During the past couple of decades, the rulers in Iran, deliberately or otherwise, have made every effort to denounce, defame, and ridicule all practices and signs of civilized social and individual manners. The image of a well-shaven man wearing a suit, a necktie, and cologne was replaced by a man with a nasty unattended beard, shirt fallen over his pants, unwashed greasy hair, and an awfully-smelling body odor that beats every skunk on the planet. Never as a child nor as a teenager, was I taught at school how to behave at a dining table, how to introduce myself to someone at a party, how to sit in a bus or taxi, to hold the door for a lady as much as I was given courses on religious cleansing of the body after ejaculation, and what should be done to a beast with which one has engaged in an act of sodomy. The closest I ever got to a rule of etiquette in those courses was that I should enter the toilet with my left(?) foot, lick my fingers after eating food, and afterwards shove my middle finger into my throat, and "preferably" let some gas gush out of my stomach!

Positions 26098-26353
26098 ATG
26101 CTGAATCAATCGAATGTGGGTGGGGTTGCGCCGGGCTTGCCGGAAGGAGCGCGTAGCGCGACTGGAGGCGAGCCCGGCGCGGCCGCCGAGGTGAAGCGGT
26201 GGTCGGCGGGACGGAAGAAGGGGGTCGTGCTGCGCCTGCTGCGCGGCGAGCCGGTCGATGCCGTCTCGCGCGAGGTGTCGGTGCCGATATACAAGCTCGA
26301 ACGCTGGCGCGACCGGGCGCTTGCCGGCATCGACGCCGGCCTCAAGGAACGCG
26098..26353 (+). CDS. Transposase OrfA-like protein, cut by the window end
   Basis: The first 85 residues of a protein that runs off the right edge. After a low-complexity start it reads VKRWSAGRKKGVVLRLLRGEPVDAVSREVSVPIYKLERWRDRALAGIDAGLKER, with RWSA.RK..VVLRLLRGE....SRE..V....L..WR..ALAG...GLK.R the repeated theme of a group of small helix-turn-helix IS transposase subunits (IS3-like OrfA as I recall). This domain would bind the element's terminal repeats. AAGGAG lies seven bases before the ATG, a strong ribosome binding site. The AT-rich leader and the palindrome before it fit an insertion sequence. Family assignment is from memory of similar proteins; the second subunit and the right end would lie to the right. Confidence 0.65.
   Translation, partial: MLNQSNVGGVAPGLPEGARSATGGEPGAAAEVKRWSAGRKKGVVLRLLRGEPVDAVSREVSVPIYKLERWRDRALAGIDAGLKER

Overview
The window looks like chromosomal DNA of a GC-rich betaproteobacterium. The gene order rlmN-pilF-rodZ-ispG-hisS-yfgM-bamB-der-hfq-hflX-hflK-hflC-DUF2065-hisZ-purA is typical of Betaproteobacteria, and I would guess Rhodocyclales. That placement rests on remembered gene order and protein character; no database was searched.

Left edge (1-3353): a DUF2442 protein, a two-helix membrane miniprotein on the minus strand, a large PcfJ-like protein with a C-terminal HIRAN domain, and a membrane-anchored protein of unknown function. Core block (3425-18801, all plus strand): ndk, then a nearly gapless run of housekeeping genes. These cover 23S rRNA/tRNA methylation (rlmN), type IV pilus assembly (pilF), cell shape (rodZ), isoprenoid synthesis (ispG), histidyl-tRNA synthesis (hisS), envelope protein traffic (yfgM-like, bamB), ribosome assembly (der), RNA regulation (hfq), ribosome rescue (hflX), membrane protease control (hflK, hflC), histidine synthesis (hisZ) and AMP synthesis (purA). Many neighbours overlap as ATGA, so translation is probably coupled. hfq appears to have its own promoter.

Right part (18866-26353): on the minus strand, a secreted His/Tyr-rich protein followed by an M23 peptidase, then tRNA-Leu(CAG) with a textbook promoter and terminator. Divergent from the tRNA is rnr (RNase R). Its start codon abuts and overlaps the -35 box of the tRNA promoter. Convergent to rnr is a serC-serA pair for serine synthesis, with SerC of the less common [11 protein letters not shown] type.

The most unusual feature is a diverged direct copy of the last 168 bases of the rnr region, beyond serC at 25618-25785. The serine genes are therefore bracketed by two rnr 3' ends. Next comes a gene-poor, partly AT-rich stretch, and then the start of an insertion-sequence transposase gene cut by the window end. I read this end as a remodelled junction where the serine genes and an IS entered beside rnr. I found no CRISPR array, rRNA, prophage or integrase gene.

I am not trying to imply that our social dysfunctions are the sole results of not wearing ties. However, it is my strong conviction that the first rule of making a thriving modern society is to teach it how to have peace with itself. Social manners and etiquette, in my view, are not luxuries of an aristocratic life. They are the first lessons of self discipline, respect for others, and teamwork. A society without manners is a society constantly at war with itself; its members incapacitated by the insidious psychological pressure of having to bear with, as opposed to living with their fellow citizens.
 A prayer-like sentence in Arabic asking the almighty to "bless the Prophet and his family."
 An Arabic phrase meaning "God is great."
 A prayer-like Persian phrase meaning "may my life be sacrificed for the leader"; usually voluntarily chanted by the supporters of the hard-line supreme cleric of Iran.